BKFC Heavyweight Champion Arnold Adams was born a fighter.
“I grew up fighting amongst my friends and family. It’s something I’ve been doing since I was four or five years old,” the hard-hitting Chicago fighter says with a laugh. “I’ve got family members who think it’s crazy that I get paid to fight, because I’ve been fighting since before I could even speak.”
Adams first entered an MMA gym in his early twenties after watching an episode of the UFC’s reality show, The Ultimate Fighter.
“It was one of the early seasons of the show, so MMA was still pretty young at the time, but I saw the show, and I thought that I could do this,” he says. “I’ve been fighting in the streets since I was a kid and wrestled in high school, so I wanted to see what I could do.”
In 2008, Adams stepped into the cage for the first time as a professional. After 17 pro MMA fights, he set his gloves aside to try his hands at bare knuckle boxing.
Adams is a true pioneer of his sport.
He was one of the first athletes that BKFC signed in 2018, after attending the first tryout event the organization held. He headlined the inaugural BKFC event, notching a second-round TKO over DJ Linderman. Two months later, he defeated UFC vet Joey Beltran by fourth-round TKO. He returned to action after two months, defeating Sam Shewmaker by split-decision to win the inaugural BKFC World Heavyweight Championship in the main event of BKFC 3.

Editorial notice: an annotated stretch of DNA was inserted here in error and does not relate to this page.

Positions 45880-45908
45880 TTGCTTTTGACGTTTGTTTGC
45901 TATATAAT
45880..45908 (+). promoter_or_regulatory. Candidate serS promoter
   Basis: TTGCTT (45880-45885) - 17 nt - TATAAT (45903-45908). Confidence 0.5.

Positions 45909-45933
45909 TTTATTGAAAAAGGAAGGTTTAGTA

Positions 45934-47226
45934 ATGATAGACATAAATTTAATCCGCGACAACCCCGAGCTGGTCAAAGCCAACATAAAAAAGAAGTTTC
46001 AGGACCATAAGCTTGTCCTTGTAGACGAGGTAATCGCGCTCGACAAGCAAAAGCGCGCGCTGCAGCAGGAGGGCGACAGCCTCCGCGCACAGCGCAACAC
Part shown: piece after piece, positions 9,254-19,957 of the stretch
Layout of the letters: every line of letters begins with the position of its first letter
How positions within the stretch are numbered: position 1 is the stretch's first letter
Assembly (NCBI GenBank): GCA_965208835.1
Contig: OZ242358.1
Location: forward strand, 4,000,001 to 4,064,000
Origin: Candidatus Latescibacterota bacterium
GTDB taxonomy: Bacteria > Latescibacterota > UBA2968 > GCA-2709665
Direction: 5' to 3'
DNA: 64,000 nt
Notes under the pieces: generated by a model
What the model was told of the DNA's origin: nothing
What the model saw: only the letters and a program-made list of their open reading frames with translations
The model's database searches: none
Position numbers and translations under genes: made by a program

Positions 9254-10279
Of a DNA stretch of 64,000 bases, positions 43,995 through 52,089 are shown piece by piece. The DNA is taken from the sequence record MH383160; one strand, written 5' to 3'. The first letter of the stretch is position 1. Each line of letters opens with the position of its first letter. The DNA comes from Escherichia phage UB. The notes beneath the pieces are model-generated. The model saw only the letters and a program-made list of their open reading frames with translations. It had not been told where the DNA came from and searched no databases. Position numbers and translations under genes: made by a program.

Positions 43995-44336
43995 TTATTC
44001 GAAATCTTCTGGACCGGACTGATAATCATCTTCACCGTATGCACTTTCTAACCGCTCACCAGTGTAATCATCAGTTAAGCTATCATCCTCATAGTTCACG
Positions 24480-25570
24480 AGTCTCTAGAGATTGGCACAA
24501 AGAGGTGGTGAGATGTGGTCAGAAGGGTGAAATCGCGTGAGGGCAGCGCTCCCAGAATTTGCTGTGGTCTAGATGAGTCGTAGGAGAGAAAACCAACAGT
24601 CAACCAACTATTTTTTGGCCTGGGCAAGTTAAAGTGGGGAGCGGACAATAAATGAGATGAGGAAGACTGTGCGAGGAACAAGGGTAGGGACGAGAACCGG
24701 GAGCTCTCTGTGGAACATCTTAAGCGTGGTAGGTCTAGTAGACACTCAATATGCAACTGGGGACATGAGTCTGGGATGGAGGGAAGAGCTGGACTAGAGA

The lone blemish on Adams’ 6-1 record in the BKFC Squared Circle is a decision loss to UFC vet Chase Sherman in 2019. Adams has since won three straight, most recently reclaiming the Heavyweight Title with a hard-fought decision victory over Beltran in November. On Friday, Adams defends his belt against Dillon Cleckler (3-0) in the Main Event of BKFC 25 in Orlando, FL, LIVE on BKTV.
“It feels good,” Adams, 36, says when he reflects on his success in the sport. “I’m a pioneer, I guess you could say. One of the first to ever do it.”
Adams knows that bare knuckle boxing is one of the fastest growing sports in the world, so his goals are no longer just to be the most dominant champion in BKFC history.
“Right now, my goal is to build my brand and build my fan base,” Adams says. “Prior to this year, I was just a prizefighter. Fight, get my check, and go home. Joey Beltran helped me understand that this is a business. As much as we enjoy fighting, it’s most important to build your brand, represent yourself how you want to be represented, and connect with fans.”